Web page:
When and how did you come up with the idea of combining cello with electronics (theme looping technique)?

What I wanted to do was to take orchestral cello music and combine it with the sound design techniques of electronic music. The cello can make a huge array of sounds; it’s a really versatile instrument. And I’m still exploring the boundaries of the cello to see what kind of sounds I can get.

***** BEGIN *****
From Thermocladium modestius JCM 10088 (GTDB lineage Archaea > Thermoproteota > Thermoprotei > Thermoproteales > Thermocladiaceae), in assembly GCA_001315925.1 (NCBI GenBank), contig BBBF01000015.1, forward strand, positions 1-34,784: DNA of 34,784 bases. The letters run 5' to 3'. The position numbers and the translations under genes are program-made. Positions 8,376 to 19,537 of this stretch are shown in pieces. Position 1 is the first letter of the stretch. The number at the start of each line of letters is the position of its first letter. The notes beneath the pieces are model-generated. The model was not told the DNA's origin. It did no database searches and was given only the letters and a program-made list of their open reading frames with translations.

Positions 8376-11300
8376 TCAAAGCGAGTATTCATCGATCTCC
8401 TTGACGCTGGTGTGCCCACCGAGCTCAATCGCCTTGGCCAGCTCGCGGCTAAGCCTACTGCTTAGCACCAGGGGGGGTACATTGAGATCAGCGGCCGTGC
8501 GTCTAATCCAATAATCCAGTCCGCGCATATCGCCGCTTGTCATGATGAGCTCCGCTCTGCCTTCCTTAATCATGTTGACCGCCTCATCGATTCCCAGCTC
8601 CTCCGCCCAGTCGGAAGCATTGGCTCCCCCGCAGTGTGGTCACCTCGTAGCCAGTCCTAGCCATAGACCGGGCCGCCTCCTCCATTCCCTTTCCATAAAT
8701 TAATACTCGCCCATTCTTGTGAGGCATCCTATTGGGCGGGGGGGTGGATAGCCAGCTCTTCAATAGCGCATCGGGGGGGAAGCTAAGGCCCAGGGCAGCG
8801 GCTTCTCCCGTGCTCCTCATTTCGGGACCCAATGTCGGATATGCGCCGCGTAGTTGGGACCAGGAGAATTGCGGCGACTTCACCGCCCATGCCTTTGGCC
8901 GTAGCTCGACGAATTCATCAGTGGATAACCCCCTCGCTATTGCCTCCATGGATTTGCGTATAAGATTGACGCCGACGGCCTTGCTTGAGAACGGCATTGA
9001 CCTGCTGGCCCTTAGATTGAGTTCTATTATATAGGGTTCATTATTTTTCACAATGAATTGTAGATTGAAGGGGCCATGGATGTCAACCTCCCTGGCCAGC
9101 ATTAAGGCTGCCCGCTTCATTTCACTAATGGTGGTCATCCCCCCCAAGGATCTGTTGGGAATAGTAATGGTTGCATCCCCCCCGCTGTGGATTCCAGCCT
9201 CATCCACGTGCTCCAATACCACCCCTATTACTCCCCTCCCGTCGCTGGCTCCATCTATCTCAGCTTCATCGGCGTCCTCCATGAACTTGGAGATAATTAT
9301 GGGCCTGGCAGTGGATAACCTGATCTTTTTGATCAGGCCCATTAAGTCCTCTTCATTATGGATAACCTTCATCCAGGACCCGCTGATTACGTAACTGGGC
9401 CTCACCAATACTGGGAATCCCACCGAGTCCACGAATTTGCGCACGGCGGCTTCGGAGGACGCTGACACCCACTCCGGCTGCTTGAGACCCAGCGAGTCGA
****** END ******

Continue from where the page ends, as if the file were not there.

I can tap the cello with my hand (sometimes), I use the bow and I brush the wood. I use percussion brushes or I use sticks which I put between the strings. I do all kind of things. I try to combine this sound with electronics and different sound effects (e.g. reverb, delay, octave bass, dynamic wah). I’m experimenting with loops all the time. How to transform those loops into compositions? There are a lot of layers in my music.  I spend a lot of time working out what the arrangements should be. In addition, the integral part of my play is improvisation. I love looking for new sounds! It’s like building the instrument with your own unique sound – your own voice. Sometimes, I try to create something from scratch or I create something as a reaction to another thing. It’s a very abstract process. Sometimes, I try to capture a feeling of motion, caused by moving towards or away from something, and that thing is unknown. I really like moving into an unknown world. Being a scientist, sometimes I ask myself “Could we hear cell division? Or the movement of biological or physical changes?”. I just try to connect what I know as a scientist with “the abstract side” and then translate it into music. Of course, not only science is my inspiration. I get most of my inspiration from walking around and looking at the world thinking/being outside of it.